I cannot put down Ms Harris' books once I start them, just want to eat them up as fast as possible. This is another fun, fresh mystery about a young woman who can find dead bodies and sense their cause of death ever since she was struck by lightning at age 15. Sounds a little hokey, but in Ms Harris' hands, it's not. If you liked the Sookie Stackhouse series you'll probably like this somewhat darker book.
Another excellent series from author Harris, fresh and fast read. The main character, Harper Connelly, is a damaged but forthright person, and her special (paranormal) ability is the driving force of the series. Harris writes in such a great straightforward style, no superfluous writing. Though not quite as engaging as the Sookie Stackhouse series because Harper is a darker personality, I liked this 2nd book of the series as well as the 1st, also liked the 3rd, and am eagerly looking forward to the 4th and last.
This Scandinavian writer will remind you a bit of Steig Larsson (of "The Girl With the Dragon Tattoo" series) and is translated into English by Steven Murray who also translated Larsson's works, but this story a bit lighter in texture. Ugly secrets and murder in small-town Sweden, a frustrated female author, and an under-utilized police detective all figure strongly into the plot which is Book 1 of a series of 7 about said detective, Patrik Hedstrom. Enjoyable and well-written mystery.
Had great hopes for this, but got bored 2/3 of the way through, skimmed to the end just to get the solution to the mystery. To wit: baby left on church doorstep, female Episcopalian priest finds it, gets involved with both the investigation and the local police chief, end up solving the mystery. Just did not appeal to me.
Following a group of people and their interweaving, shifting friendships from teenage years through life, particularly two women, Ash and Jules. The characters are not ones I personally related to even though I too was a NYC dweller for almost 20 years, but if I may be so bold, they were "interesting." Not my normal type of read, but it was refreshing to read a book about contemporary people, even if they were not people I cared for very much.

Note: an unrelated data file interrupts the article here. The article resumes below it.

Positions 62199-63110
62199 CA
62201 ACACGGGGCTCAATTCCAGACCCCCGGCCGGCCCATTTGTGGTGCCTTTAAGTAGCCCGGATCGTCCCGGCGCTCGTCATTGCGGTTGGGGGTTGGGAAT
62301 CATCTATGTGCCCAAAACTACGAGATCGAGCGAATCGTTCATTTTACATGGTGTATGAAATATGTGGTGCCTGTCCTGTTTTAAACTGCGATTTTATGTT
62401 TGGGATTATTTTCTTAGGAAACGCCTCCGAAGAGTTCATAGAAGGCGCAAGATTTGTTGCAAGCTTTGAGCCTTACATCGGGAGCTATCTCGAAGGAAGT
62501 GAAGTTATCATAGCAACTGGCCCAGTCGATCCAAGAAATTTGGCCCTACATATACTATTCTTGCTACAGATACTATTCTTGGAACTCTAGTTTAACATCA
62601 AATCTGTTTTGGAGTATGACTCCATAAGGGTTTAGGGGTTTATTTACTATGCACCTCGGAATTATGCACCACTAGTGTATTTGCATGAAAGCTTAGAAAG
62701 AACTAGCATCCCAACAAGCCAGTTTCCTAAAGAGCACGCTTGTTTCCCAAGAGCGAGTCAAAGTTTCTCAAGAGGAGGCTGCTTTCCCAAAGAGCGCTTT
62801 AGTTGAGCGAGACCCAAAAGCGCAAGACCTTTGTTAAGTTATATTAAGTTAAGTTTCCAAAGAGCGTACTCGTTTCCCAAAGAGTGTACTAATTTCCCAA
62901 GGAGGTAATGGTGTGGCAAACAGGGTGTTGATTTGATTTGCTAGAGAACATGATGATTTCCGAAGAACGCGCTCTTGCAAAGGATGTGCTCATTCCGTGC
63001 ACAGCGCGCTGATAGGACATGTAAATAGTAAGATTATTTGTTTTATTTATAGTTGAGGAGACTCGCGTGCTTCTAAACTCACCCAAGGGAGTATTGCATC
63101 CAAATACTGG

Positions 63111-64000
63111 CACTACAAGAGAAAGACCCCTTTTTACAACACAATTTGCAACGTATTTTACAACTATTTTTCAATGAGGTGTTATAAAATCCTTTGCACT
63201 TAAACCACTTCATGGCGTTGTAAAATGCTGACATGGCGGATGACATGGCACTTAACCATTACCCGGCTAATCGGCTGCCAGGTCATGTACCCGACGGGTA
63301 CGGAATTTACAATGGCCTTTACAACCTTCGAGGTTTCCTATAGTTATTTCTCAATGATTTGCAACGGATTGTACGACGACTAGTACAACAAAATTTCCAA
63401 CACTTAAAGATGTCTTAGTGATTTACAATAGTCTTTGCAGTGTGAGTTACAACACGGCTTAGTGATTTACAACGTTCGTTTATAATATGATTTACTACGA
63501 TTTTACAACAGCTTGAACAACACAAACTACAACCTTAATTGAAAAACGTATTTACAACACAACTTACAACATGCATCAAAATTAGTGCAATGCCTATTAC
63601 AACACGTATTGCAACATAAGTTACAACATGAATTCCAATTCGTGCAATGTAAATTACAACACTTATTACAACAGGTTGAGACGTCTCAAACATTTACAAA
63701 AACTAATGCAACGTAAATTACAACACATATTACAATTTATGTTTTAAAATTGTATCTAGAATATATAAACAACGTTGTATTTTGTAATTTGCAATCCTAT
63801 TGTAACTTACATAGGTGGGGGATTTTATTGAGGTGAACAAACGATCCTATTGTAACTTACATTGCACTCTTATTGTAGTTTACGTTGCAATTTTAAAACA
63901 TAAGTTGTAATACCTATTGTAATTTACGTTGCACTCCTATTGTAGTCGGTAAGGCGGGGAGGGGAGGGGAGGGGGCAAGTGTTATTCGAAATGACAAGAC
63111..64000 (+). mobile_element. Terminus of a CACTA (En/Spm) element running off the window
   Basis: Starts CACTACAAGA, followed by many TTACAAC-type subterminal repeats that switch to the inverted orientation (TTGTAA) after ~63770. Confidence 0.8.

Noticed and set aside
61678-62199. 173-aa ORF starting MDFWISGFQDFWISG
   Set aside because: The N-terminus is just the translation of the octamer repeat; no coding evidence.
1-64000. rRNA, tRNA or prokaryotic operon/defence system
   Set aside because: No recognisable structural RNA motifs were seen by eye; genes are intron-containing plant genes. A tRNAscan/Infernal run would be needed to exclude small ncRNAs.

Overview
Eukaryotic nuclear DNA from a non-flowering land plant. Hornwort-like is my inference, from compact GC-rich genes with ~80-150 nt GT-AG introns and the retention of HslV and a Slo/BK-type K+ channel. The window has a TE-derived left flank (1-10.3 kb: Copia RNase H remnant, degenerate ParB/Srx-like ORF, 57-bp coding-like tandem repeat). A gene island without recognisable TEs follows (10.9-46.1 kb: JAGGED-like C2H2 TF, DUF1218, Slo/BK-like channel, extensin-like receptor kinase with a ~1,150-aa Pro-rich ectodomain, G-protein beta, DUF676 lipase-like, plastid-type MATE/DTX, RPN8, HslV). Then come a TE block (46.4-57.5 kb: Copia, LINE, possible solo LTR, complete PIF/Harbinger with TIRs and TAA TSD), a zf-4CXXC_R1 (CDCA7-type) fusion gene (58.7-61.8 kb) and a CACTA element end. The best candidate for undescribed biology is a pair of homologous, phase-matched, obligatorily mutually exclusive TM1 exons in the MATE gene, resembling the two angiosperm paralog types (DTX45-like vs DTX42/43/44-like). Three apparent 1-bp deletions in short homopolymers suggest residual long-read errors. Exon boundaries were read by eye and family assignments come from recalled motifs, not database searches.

It was interesting, but I felt it ended rather abruptly (possibly in view of a sequel?)I did not think the characters were developed as much as they could have been to draw me in as a reader. I was a bit disappointed in what I thought seemed a promising premise.
Definitely not a deep book, but a satisfactory light read. The main characters are Anna, a closet medium, and Edward, an aspiring concert pianist. The ghost of Mozart provides some interest as he is connected to both of them for different reasons. The writing is somewhat repetitious, and I didn't feel the author's understanding of either mediums or classical pianists was very inspired. It's really just more of a modern love story; ok if you don't expect a lot of it.
A light, frothy Victorian murder mystery, quick read. For my taste, it was too lightweight - not enough character development, too much description of era-specific detail. I wanted to hurry to get through reading it to go on to another book. But it was still an enjoyable read with a very unique setting and set of characters.